|LONNIE LEE ANDERSON,||No. 99-8093
(D.C. No. 98-CV-179-D)
After reviewing Anderson's application for a certificate of appealability, his brief, and the record, we conclude that the district court correctly determined that the petition is time-barred. Anderson was sentenced on October 17, 1995, and failed to appeal, therefore his conviction became final upon the expiration of 30 days. See Wyo. R. App. P. 2.01(a). Because his conviction was clearly final before April 24, 1996, Anderson had until April 23, 1997 to file a habeas petition pursuant to 28 U.S.C. § 2254. See 28 U.S.C. § 2244(d); Hoggro v. Boone, 150 F.3d 1223, 1225 (10th Cir. 1998). Anderson, however, filed his petition for a writ of habeas corpus on July 10, 1998, more than a year after his time to file expired. Although the one-year period can be tolled while a petitioner pursues state post-conviction relief, these tolling provisions will not apply when a petitioner does not pursue such relief until after the one year period has expired. See Allen v. State of Oklahoma, No. 99-6033, 1999 WL 492804, at * 1 (10th Cir. July 13, 1999) (refusing to toll the one-year period while Petitioner pursued state post-conviction relief when he did not seek such relief until four months after the one-year period of limitation had expired). Thus, because Anderson did not pursue state post-conviction relief until October 2, 1997, over five months after the one-year period of limitations had expired, his application for state post-conviction relief did not toll the one-year limitations period.
Furthermore, Anderson has failed to set forth any legitimate basis for equitably tolling the running of the limitations period. We have previously stated that a petitioner must diligently pursue his claim before we will apply equitable tolling. Miller v Marr, 141 F.3d 976, 978 (10th Cir. 1998). Anderson has offered no explanation for the untimely filing of his petition for writ of habeas. We therefore agree with the district court that Anderson's petition is untimely, and conclude that the district court properly refused to address the merits of Anderson's habeas corpus petition. Accordingly, we deny Anderson's application for a certificate of appealability. Moreover, because we find that Anderson's appeal is frivolous and fails to present a substantial question, we deny his motion to proceed In Forma Pauperis.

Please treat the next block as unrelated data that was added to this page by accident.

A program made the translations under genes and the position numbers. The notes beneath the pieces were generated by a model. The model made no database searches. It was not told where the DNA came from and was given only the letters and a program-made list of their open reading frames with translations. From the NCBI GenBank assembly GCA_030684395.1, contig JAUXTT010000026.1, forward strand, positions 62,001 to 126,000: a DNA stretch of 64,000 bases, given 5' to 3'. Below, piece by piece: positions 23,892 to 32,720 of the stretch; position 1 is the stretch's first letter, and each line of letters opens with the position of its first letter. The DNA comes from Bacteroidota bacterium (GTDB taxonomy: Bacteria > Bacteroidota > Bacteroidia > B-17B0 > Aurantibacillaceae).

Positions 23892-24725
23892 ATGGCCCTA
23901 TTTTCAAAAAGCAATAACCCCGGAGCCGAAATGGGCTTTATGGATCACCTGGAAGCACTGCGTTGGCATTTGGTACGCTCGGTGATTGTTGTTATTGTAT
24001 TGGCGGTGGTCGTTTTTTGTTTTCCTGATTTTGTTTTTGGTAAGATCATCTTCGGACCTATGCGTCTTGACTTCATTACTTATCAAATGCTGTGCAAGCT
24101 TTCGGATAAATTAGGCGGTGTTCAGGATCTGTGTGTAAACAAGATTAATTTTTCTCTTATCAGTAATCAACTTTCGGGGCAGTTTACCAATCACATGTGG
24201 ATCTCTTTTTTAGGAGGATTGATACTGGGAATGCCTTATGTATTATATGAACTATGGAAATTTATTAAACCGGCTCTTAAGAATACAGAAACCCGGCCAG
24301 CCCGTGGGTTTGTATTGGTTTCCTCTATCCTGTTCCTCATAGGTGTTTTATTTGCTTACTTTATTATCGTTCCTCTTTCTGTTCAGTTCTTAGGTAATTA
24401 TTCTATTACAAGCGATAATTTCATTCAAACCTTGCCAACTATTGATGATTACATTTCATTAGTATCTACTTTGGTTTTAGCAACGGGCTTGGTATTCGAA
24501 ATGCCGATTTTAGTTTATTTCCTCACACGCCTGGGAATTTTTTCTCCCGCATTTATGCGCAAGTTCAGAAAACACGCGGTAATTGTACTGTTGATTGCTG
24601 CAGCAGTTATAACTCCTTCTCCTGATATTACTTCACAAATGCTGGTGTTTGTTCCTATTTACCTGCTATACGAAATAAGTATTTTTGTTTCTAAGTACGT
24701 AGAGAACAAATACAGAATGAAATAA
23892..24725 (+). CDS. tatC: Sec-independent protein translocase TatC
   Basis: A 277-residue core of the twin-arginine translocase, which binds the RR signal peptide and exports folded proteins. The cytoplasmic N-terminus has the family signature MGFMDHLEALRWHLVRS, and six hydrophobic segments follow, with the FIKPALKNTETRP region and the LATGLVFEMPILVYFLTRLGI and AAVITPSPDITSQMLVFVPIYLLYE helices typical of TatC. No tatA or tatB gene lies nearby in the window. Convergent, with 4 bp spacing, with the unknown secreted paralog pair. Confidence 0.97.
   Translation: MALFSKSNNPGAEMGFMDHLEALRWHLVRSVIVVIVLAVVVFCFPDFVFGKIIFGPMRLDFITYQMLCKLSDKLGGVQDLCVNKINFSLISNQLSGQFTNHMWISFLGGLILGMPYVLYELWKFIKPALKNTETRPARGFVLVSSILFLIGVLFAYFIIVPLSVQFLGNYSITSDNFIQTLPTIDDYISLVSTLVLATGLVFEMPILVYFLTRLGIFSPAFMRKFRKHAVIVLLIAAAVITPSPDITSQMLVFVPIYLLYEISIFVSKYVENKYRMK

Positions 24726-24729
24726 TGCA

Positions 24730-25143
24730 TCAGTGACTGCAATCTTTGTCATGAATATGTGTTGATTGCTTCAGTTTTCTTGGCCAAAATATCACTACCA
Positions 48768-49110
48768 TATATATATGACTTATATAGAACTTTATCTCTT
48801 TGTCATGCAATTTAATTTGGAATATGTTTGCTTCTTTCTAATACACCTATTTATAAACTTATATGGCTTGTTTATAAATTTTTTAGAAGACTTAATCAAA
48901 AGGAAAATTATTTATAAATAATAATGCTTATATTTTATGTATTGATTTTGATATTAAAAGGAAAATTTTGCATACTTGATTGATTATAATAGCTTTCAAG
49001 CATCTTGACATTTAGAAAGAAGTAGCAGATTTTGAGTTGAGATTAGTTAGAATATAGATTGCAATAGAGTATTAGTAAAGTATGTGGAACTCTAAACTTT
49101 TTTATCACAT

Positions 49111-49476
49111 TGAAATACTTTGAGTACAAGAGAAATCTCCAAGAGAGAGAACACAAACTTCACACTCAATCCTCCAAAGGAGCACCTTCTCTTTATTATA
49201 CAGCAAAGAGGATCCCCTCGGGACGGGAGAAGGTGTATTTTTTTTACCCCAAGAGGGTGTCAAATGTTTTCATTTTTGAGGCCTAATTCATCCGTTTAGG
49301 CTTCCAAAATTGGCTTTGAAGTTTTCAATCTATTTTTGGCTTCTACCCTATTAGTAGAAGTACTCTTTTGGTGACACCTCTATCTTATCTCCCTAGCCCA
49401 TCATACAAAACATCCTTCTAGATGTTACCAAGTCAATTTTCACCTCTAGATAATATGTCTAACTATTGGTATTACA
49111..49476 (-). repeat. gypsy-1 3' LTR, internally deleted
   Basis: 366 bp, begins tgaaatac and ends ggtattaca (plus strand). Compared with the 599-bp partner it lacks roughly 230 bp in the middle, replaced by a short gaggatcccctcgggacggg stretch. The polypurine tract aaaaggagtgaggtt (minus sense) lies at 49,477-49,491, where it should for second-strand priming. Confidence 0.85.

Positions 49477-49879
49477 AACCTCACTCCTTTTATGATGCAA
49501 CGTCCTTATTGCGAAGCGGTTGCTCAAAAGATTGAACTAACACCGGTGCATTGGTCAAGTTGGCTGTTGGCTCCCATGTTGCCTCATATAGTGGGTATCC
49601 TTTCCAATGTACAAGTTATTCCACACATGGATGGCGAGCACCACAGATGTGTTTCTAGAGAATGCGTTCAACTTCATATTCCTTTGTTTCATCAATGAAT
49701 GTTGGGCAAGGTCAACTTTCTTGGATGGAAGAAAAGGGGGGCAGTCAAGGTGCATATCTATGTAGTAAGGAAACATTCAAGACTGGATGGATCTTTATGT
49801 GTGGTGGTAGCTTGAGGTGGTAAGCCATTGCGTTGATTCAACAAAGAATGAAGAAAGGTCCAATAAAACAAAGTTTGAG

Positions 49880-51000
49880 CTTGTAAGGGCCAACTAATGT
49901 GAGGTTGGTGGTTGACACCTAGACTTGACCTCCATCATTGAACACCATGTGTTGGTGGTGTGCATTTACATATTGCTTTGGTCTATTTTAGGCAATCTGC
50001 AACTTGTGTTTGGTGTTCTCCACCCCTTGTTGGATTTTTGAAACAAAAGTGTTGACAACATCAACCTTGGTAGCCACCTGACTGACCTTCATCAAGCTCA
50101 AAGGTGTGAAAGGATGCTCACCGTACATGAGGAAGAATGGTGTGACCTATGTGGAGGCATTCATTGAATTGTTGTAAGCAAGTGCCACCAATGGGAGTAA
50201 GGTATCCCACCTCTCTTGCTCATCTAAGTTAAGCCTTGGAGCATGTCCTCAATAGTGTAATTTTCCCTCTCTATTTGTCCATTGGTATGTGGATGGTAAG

The mandate shall issue forthwith.
ENTERED FOR THE COURT
David M. Ebel
*.After examining appellant's brief and the appellate record, this panel has determined unanimously that oral argument would not materially assist the determination of this appeal. See Fed. R. App. P. 34(a)(2) and 10th Cir. R. 34.1(G). The case is therefore ordered submitted without oral argument. This Order and Judgment is not binding precedent, except under the doctrines of law of the case, res judicata, and collateral estoppel. The court generally disfavors the citation of orders and judgments; nevertheless, an order and judgment may be cited under the terms and conditions of 10th Cir. R. 36.3.
1. Although the district court did not act on the issue of a certificate of appealability, the certificate of appealability is deemed denied by the district court pursuant to this court's General Order of October 1, 1996. See Tenth Circuit Emergency General Order of October 1, 1996.